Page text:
August 7th, 2006

Ground Beneath Her Feet

Hey guys,

I'm reading The Ground Beneath Her Feet. Has anyone read that?

Anyway, I just have a few observations about Rushdie's writing style and other things. I hope it's cool to air these here. Promise I won't spoil the book for anyone, but just in case anyone doesn't want to read about my thoughts on this book, I'm putting them under a cut. :-)

I am only about 90 pages into this 600 page book, but it made me want to put finger on the keyboard already.

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Later on, I want to discuss the paradoxical nature of this book's themes, and the questions it asks us: do we live for the glory of history or the promise of the future, for art or for business, ancient glories or modern architecture? Silence or music? What is the best attitude to take if we want to survive tumultuousness?

Yes, I know--another point of interest is the Muslim life portrayed in the book. It's a commonplace of modern literature to portray the twisted, uncertain soul of modern man, which has been in tumult at every nation and nationality, but there is a lot of interest these days about how cosmopolitan Indians of Muslim descent like Rushdie dealt with and are dealing with the modern transformations. How does superstition and history forestall the Muslim Indians' embrace of modernity? Why did some Indians identify with the colonial powers and how did they react to its disappearance?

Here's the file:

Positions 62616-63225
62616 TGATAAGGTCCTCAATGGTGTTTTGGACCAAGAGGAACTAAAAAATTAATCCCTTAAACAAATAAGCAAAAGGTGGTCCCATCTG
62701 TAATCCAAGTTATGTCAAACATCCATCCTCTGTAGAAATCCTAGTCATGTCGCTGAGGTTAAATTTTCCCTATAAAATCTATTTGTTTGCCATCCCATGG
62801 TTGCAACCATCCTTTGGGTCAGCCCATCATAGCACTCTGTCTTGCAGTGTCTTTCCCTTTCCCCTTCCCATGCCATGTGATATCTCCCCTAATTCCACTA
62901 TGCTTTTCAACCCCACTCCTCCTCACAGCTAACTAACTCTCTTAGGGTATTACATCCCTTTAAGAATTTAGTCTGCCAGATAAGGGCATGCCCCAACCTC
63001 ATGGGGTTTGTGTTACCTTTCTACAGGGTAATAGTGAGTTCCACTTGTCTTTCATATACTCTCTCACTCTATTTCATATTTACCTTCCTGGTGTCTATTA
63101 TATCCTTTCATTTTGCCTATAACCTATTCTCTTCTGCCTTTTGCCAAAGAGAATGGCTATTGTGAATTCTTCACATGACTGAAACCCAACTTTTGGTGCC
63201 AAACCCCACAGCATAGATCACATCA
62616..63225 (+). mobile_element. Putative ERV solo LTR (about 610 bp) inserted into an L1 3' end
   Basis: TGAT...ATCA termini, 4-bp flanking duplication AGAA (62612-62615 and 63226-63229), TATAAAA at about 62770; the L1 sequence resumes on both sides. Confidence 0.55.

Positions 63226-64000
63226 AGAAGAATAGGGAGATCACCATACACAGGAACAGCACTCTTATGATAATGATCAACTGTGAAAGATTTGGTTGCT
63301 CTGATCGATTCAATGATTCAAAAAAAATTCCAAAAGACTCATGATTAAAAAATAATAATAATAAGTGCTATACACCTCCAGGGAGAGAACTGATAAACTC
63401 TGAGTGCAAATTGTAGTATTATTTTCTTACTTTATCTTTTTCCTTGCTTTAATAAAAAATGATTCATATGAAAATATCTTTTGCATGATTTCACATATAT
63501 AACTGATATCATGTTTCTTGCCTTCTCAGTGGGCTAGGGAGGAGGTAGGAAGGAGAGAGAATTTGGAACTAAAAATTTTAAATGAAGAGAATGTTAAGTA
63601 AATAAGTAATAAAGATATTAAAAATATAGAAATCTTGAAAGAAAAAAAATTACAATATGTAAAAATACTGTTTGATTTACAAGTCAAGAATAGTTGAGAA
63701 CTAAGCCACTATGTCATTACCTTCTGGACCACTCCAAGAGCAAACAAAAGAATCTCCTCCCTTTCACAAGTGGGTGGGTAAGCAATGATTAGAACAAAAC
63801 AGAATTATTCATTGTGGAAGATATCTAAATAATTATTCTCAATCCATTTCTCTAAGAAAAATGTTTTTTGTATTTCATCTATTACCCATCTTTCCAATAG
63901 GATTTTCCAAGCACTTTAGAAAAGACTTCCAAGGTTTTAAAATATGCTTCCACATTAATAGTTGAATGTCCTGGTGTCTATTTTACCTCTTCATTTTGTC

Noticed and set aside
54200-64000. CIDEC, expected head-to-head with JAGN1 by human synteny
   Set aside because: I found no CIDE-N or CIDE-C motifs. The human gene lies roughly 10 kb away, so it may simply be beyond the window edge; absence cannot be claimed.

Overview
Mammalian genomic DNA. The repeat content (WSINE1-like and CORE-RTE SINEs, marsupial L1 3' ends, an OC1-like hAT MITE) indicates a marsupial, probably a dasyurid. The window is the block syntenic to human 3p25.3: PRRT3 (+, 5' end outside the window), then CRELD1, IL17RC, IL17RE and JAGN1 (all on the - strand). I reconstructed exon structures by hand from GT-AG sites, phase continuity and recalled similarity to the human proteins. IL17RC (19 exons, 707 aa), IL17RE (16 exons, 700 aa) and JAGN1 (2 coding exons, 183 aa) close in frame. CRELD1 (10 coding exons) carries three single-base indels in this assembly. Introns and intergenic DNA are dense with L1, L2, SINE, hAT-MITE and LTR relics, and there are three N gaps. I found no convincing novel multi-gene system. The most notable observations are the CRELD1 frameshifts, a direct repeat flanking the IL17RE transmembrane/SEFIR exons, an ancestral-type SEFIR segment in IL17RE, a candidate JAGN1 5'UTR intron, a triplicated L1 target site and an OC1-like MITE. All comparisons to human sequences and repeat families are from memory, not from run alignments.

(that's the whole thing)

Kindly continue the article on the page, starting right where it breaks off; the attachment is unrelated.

I'd appreciate all your input. Please contribute with any comment that jumps to your mind about Rushdie or this book. Perhaps we can turn this into a book club kind of deal. :-)
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